From the defunct Babes and Books blog where a bunch of friends challenged each other to read twenty books in one summer:
I finished Sisterhood Interrupted Friday morning and Borderlands last night before I went to sleep. Both thumbs up books.
Sisterhood Interrupted was way better than I thought it would be. As someone who has 2 minor degrees in women’s studies, I’ve read a lot of feminist history, especially second wave history. That’s also due to my obsession with the 60s and early 70s. I really didn’t think I’d learn too much new in it and while the book is NOT a history book, I did learn some new tidbits. Seigel does an excellent job at framing the intragenerational fighting during the second wave (Betty Friedan-ists vs. radical feminists) and the third wave (post-feminists vs. third wavers) AND the intergenerational fighting between second and third wavers. I went way into this with Cinnamon and wish I had recorded it because now I know I can’t do it justice again, but essentially I believe this is Seigel’s love letter to feminism as well as a plead for all of us to come together and finish the revolution. In the introduction, she asks, “How do younger women reconcile the gap between the tremendous opportunities they’ve been given and the inequalities that persist?” And that is such a fabu question to ask. I’ve been asked that plenty of times by women my age who say that we have it so good here. I usually snap back that it’s just not good enough and then rattle off a litany of wrongs in this country.
Borderlands just blew me out of the water.
Anzaldua discusses her personal journey thru what she calls the Borderlands as a Chicana who lives in a racist world and was raised to survive and work in this racist world. Far more radical than I am, Anzaldua pushed me to reconsider my own beliefs and assumptions. She also challenges us of Latina/o heritage to reclaim as much of our heritage as possible.The book also contains her poetry which I have not read yet. She writes in three languages, Spanish, English, and Spanglish, which made it difficult for me to read the book. That on top of my inability to read poetry the way it should be read scares me to dive into her poetry at this point.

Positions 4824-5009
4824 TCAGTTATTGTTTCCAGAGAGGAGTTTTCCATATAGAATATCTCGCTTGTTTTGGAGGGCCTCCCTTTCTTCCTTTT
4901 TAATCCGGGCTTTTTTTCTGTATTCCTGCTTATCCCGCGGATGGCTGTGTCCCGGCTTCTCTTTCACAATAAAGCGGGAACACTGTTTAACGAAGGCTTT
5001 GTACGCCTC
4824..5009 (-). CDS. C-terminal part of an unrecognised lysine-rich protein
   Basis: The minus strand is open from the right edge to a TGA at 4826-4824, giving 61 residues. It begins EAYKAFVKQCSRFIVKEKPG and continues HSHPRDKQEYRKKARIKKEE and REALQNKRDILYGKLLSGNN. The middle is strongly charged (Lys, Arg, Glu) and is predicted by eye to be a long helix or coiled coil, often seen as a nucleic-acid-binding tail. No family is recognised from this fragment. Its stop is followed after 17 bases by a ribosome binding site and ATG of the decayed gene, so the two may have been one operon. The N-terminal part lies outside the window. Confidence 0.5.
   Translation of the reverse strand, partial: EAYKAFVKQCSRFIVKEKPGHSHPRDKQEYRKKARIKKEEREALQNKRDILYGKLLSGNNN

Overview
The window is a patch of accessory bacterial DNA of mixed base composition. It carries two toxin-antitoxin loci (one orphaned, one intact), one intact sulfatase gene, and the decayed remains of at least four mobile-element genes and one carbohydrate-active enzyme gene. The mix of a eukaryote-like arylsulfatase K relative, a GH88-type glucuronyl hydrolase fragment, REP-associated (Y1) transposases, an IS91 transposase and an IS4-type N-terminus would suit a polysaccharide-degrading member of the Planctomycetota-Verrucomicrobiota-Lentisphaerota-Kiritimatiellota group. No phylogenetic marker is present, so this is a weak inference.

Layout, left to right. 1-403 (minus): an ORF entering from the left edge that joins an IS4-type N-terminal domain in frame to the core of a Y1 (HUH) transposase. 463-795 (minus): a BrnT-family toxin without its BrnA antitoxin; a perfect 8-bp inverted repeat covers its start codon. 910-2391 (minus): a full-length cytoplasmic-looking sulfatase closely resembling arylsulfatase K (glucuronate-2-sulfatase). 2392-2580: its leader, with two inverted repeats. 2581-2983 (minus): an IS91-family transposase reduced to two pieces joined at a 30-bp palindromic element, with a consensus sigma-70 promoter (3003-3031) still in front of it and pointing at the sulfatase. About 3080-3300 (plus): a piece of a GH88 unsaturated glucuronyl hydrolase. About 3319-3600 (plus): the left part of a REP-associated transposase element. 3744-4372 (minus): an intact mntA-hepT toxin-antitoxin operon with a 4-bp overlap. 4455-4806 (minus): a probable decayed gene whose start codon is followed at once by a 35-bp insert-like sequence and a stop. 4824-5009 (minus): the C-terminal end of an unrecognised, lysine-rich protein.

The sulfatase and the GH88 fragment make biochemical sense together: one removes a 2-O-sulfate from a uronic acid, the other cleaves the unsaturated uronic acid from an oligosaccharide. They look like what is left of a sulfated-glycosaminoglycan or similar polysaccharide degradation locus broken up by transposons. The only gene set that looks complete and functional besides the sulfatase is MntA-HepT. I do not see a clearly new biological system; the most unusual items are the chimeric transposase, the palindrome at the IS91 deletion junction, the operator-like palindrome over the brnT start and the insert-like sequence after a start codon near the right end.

I remember during graduate school a discussion about Chicana feminism and saying that I didn’t think I was there yet. A Chicana in the room waved her hand and said, “Yes, you are! Come on over!” In reality, I wasn’t. But I do think I am. There are just a few things I need to get settled in my head first. Then again, the one question I know will be the hardest to resolve is the most important. How can I balance being Chicana (a politically aware Latina invested in her heritage) and a player within the current economic and social system? There just seems to be a bit of isolationism in recovering my heritage.
Thankfully next up is So Far From God by Ana Castillo. Maybe diving into some good Latina fiction will help me answer some questions. Also on my plate will be Strange Piece of Paradise for my book club.